Former Treasury Secretary Timothy F. Geithner said in his new book that members of the Obama administration “talked openly” about nationalizing banks such as Citigroup Inc. in the aftermath of the financial crisis, according to an article in the New York Times Magazine.
Geithner disagreed when Lawrence Summers, then head of the White House’s National Economic Council, suggested to President Barack Obama that the administration “pre-emptively nationalize” banks including Citigroup and Bank of America Corp., or try to embarrass them into changing their pay structures, according to the Times. The article includes quotes from the book, “Stress Test: Reflections on Financial Crises,” and interviews with Geithner.
Geithner feared “fueling unrealistic expectations about our ability to eradicate extravagance in the financial industry,” he wrote in the book, to be published May 12.
“I did not view Wall Street as a cabal of idiots or crooks,” Geithner wrote. “My jobs mostly exposed me to talented senior bankers, and selection bias probably gave me an impression that the U.S. financial sector was more capable and ethical than it really was.”
Geithner, 52, was Treasury secretary in Obama’s first term and one of the key officials grappling with the worst financial crisis since the Great Depression. In 2008, as president of the Federal Reserve Bank of New York, he was instrumental in decisions to bail out insurer American International Group Inc. and allow Lehman Brothers Holdings Inc. to fail.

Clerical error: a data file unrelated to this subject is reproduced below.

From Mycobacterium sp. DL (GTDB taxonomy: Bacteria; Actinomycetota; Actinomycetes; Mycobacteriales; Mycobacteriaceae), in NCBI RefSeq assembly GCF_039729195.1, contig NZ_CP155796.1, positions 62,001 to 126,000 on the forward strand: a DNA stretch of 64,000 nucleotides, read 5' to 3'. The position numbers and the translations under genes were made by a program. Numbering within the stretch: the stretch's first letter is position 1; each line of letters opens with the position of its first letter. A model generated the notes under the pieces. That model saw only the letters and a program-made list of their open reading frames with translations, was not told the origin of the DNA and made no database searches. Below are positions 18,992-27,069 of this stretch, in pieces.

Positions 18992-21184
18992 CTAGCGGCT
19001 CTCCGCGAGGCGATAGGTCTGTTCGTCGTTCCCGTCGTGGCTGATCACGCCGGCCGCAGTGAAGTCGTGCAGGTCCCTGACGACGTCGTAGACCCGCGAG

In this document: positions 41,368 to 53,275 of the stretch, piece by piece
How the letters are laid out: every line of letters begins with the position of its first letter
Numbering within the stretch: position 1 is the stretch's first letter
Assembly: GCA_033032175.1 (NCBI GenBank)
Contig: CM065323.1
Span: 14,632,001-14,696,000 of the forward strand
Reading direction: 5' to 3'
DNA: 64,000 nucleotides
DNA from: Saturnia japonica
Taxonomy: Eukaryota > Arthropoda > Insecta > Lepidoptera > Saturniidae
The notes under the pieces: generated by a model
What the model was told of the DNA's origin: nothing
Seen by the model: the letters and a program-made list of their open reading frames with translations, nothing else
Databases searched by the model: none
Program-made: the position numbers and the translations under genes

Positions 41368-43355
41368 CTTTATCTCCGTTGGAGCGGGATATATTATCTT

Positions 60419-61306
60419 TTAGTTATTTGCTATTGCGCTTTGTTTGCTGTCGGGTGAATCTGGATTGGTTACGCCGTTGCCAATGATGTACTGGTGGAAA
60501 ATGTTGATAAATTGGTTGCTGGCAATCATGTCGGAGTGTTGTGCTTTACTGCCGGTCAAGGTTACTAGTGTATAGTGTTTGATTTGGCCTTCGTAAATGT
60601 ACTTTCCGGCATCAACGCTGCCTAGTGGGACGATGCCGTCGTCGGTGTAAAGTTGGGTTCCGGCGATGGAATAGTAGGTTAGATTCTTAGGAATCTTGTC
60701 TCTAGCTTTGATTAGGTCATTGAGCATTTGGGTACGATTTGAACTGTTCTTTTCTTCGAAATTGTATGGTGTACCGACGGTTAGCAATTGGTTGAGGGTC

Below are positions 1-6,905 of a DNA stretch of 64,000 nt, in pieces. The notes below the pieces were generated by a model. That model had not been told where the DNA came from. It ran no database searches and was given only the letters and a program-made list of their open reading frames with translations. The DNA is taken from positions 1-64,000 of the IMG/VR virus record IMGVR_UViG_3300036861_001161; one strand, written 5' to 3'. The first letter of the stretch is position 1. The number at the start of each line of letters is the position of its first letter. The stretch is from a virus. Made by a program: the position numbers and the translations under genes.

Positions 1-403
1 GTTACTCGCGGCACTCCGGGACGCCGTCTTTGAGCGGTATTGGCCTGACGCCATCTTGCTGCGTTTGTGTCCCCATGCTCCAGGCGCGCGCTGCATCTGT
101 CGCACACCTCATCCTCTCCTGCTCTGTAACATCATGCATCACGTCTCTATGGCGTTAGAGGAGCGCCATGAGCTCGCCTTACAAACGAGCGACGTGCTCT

Geithner also said he refused to fire Kenneth Lewis, then chief executive officer of Bank of America, according to the Times article.
Geithner wrote that he was initially “at odds” with then-Treasury Secretary Henry Paulson and then-Fed Chairman Ben S. Bernanke over whether to rescue Lehman Brothers before the September 2008 weekend during which the regulators searched for a solution, according to the article.
“I sensed their advisers pulling them toward political expedience” and were “trying to distance them from the unpalatable moves we had made and the even less-palatable moves I thought we’d have to make soon,” he wrote.
Geithner was concerned that Paulson’s public insistence that taxpayers not bail out Lehman Brothers could undermine the government’s ability to pursue a rescue if one were needed, the Times reported, citing “Stress Test.” Geithner preferred to send a message that a bailout might be available, which might have made the investment bank more desirable to a potential buyer.
“Those disagreements did not turn out to be consequential,” Geithner wrote. He praised Paulson and Bernanke for their “courage.”
Geithner, who joined private-equity firm Warburg Pincus LLC this year, said in the book that he and Summers initially opposed the Volcker rule ban on proprietary trading and his support for it was “certainly political.”
He said in an interview with the Times he “wasn’t interested” in replacing Bernanke as Fed chairman after he left the Treasury, and said he struggled initially over what do in his post-government career, though he didn’t want to “go work for a bank or a firm that we’d regulated or that we’d rescued directly.”
Geithner said he tried to resign as secretary “on multiple occasions,” though Obama wouldn’t “liberate” him, according to the article by Andrew Ross Sorkin.
On the legacy of the bailouts, Geithner rejected criticism that the Troubled Asset Relief Program benefited the rich rather than ordinary Americans.
“The argument that there was a way to somehow protect people without doing things that looked like you were protecting the banks -- was deeply confused and mistaken,” Geithner told the Times. “And the accusation or the charge that our motivations were to help banks is kind of offensive to the people who worked with me and definitely to the president.”